In the embodiment shown, the second and fourth outer facing surfaces 3112, 3116 have rounded outer surfaces. At the proximal end of these surfaces, the second and fourth outer facing surfaces 3112, 3116 have a diameter D within a range of about, for example, 2.5-4.5 mm. In some embodiments, the diameter D is in a range of about 3.0-4.0 mm, and in one embodiment, the diameter D is about 3.5 mm. In other embodiments, the second and fourth outer facing surfaces 3112, 3116 are each planar surfaces.

Because of the different angles between the opposing first and third surfaces 3110, 3114 and the opposing second and fourth surfaces 3112, 3116, the width of the distal head 3102 differs from side to side. This is easily seen by comparing FIGS. 34 and 35, different views of the distal head 3102. This differing width increases resistance to rotation that may occur if the device 3100 were cylindrical or to a lesser extent substantially square, although such embodiments are contemplated. Further, the differing width may permit an implanted device to be removed, rotated 90 degrees and implanted again while still providing satisfactory anchoring.

Because of its different widths, the distal head 3102 may be sized so that the diameter D of the head 3102 is greater than a longitudinal length L of the distal head 3102. In embodiments where the second and fourth outer facing surfaces 3112, 3116 are planar, the distance between the surface measured at the proximal ends of these surfaces correspond to the diameter D measurements mentioned above. The longitudinal length L may be sized in the range of about 1.5-5.5 mm. In one example, the diameter D is around 3.5 mm and the longitudinal length L is about 3 mm. Other sizes however, both larger and smaller, are contemplated, and in one example, the width and the length are substantially equal.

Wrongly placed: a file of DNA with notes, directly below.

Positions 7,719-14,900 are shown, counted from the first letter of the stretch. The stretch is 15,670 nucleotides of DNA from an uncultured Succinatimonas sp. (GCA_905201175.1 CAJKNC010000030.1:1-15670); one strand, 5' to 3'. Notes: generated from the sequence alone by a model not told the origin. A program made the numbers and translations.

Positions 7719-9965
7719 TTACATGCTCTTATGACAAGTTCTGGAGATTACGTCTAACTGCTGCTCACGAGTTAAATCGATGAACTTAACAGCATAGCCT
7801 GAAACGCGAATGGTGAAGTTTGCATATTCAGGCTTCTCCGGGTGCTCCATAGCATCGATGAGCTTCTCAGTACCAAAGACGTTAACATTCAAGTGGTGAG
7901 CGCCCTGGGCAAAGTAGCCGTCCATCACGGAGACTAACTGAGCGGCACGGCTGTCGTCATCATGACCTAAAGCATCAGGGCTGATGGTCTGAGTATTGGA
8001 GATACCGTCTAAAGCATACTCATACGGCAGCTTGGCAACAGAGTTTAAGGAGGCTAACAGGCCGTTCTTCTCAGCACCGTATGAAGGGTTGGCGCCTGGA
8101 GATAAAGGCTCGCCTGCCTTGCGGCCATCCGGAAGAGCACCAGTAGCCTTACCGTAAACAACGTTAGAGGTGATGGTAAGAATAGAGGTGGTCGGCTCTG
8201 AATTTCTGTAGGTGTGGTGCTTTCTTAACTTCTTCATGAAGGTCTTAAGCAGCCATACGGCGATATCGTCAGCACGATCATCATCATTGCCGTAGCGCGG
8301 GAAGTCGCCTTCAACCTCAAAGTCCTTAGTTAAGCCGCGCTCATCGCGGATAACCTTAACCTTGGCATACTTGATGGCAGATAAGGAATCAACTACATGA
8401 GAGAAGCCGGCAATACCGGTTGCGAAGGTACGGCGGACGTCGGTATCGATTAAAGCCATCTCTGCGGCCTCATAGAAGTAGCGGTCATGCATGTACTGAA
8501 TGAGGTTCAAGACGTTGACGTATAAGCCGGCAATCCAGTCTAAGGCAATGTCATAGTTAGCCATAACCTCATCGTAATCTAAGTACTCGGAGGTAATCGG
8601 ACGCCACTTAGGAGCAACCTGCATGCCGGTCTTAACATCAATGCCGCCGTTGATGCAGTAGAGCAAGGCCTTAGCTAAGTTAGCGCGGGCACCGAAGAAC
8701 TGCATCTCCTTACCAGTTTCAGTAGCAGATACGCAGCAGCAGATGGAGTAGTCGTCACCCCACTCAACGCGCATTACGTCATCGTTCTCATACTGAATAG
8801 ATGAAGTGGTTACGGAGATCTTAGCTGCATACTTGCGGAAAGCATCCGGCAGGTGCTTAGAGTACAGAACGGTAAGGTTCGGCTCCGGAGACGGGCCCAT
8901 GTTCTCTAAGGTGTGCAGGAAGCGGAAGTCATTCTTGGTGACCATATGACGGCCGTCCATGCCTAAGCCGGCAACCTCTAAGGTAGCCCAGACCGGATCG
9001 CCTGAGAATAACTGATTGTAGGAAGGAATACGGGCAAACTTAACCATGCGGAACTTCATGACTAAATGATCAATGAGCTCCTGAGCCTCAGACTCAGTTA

In the example shown, the distal head 3102 includes two proximally projecting barbs 3118, 3120. These barbs are configured to engage tissue within the intramedullary canal and resist movement and migration and/or axial displacement within the canal once they have been inserted into the canal. As can be seen, these barbs 3118, 3120 are formed by edges of respective outer facing surfaces 3112, 3116 and because of the pyramidal shape of the distal head, the edges lie in substantially parallel lines.

Inner surfaces of the barbs 3118, 3120 are formed by first and second undercuts 3122, 3124 disposed respectively between tips of the barbs 3118, 3120. These are described in prior U.S. patent application Ser. No. 13/084,048 to Roman, filed Apr. 11, 2011, incorporated herein by reference.

In some embodiments, the barbs are flexible enough to bend if a hard cortical wall is engaged during insertion, providing a reduction in diameter, and enabling additional advancement into an intramedullary canal. In one embodiment, the flexing barbs invoke a change in diameter in the range of about 0.1-0.3 mm. In some examples, the barbs are designed in such a manner that one or both barbs can be trimmed intra-operatively with a straight pin cutter to reduce the diameter of the arrow to fit particularly narrow IM canals. If necessary, the arrowhead tip may be completely removed.